August 27, 2012

The PEDP, GLP, DC and Erasmo

Patrick Laverty

Has anyone else been paying attention to the job that Dan McGowan has been doing with his coverage on the Providence Economic Development Partnership (PEDP) for GoLocalProv? It seems just about every other day, he has some other important piece to the whole puzzle and further explaining the fund and how it has been used through the last ten years or so.

He's been chronicling the program and how the money has been used. Quick primer, think EDC. For the success rate, again, think EDC. It seems that loans given out by the PEDP have a failure rate of around 60%. Dan has shown how many of these loans go unpaid for years at a time, how the PEDP used taxpayer money for lunch, and simply written off a couple million dollars in default loans. Maybe Providence is so flush with cash, they can afford to just give away a couple million?

Then today, McGowan wrote about another little nugget that he dug up. He was able to find out about Erasmo Ramirez, the same one in the video that the Providence Journal displayed on Saturday. The same one that was seen offering to sell primary ballots to an undercover investigator. The same one that was previously a volunteer for David Cicilline's campaign, was also someone who received PEDP money, while Cicilline was in office.

But less than 20 months after Cicilline took office, El Portal Family Restaurant, which listed Ramirez as its president in its corporate filing, received a $103,000 loan from the Providence Economic Development Partnership (PEDP), the controversial city loan fund which critics have called a “slush fund” for Cicilline.
Whether it is or it isn't, this sort of thing just looks a whole lot like politicians doing favors for friends. The bright side of this one is the loan was actually paid off.

Poor finances, angry firemen and police and a very poorly managed loan program. (Well, wait. Can it be called a loan program when the majority of the money never comes back?)

The hits just keeps on coming. And yet, people still believe that Cicilline deserves his promotion to Congress. Wow.

Cicilline Moves Up On Gemma

Patrick Laverty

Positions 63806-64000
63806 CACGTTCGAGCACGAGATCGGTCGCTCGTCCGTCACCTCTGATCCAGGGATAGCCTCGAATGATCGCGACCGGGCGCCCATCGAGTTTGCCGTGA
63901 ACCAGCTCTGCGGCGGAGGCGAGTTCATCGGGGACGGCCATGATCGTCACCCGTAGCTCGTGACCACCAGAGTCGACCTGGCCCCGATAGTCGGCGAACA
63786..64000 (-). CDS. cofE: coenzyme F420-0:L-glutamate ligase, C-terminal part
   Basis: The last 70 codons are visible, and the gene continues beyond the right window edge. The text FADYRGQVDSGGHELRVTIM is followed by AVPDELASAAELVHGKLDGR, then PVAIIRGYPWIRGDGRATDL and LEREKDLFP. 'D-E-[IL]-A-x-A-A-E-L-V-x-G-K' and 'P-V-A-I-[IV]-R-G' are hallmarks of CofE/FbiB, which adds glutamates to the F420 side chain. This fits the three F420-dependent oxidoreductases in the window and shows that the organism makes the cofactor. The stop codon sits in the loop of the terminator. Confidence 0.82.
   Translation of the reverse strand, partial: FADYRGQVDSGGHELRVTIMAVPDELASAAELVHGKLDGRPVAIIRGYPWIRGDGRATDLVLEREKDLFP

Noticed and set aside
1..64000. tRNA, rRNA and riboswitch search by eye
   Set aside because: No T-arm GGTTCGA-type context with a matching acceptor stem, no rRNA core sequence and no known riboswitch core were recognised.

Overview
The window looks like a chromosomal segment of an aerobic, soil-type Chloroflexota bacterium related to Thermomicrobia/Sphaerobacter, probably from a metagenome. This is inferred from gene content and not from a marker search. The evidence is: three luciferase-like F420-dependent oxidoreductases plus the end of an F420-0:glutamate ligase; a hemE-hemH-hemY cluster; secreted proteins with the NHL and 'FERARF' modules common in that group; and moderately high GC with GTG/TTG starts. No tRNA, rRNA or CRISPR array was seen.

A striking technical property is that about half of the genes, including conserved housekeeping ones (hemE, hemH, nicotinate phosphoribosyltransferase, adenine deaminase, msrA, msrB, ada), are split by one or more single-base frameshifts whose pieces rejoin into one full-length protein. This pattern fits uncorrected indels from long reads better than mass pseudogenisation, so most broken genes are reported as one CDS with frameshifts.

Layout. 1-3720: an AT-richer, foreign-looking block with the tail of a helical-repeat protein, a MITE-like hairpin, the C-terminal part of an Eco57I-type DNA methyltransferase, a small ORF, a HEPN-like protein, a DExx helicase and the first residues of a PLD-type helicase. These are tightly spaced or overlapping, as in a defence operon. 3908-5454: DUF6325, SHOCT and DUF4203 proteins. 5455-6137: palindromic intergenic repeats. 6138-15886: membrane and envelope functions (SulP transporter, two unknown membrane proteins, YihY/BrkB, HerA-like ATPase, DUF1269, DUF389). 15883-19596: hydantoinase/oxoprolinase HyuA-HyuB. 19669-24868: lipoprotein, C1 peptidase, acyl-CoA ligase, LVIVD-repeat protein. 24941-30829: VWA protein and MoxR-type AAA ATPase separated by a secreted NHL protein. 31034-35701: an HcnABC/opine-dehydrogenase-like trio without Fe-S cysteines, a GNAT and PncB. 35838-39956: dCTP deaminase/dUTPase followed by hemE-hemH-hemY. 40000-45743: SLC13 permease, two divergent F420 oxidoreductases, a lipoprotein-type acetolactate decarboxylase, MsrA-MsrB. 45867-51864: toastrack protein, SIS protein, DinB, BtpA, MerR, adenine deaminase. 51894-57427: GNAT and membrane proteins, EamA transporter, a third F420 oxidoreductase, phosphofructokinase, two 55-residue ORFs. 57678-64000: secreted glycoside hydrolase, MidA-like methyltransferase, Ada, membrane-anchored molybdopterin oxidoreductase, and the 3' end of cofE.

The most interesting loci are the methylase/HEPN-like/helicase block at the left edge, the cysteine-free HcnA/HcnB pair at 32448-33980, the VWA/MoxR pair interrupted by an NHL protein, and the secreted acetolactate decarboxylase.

In the first release of the WPRI primary poll results, David Cicilline has opened a wider gap on Anthony Gemma. Where Cicilline previously let by just four points, he's now up by twelve. It's also interesting to see that Chris Young garnered 4% of the preferences.

Before you go shaking your head and wondering why Cicilline is actually able to increase his lead in spite of the recent voter fraud allegations by Gemma, this poll was conducted last Sunday through Wednesday (August 15-18). Gemma made his "next Wednesday" announcement on August 19.

What that means is one part, the voters' recognition of Anthony Gemma is likely to be much higher now than during the poll. In this poll, 47.7% of those surveyed gave a "don't know" about Gemma's favorability.

As for Cicilline's own favorability, 52.3% find Cicilline to be either fair or poor while only (or maybe "a whopping"!) 40.4% feel Cicilline is either excellent or good. Hey, another way for Gemma to spin this is only 17.5% gave him a fair or poor rating.

Some interesting questions remain for the 11 pm news. Whether those polled would back Doherty if each were to win the primary, and who the Democrats feel will win the seat in November.

Cicilline Helped Weaken Providence Police Department

Patrick Laverty

At least that's what today's article is conveying.

How can this be? He's been out of the Mayor's Office for two years now! This must be Taveras's fault! Patrick, you're just piling on and making this stuff up! See for yourself:

The police union blames the situation on former police Chief Dean Esserman and former Mayor David Cicilline. “Cicilline and Esserman bankrupted the city Police Department,” said union President Taft Manzotti. “I think the current administration has had to do as much as they can with as little as that was left them.”
So it isn't me saying it, it's the Providence Police Union President.

Are you feeling nice and safe, Providence residents? With a statistic like this?

More than double the murders: In 2012, there have been more than double the murders there were by late August 2011: 13 compared with 5, a jump of 160 percent—and that’s not counting last weekend’s fatal shooting.
And then, just about on cue with this story, comes a rough night over on Broad Street with the Puerto Rican festival where bottles and rocks were thrown at police officers, and a woman was shot and in critical condition. According to one report: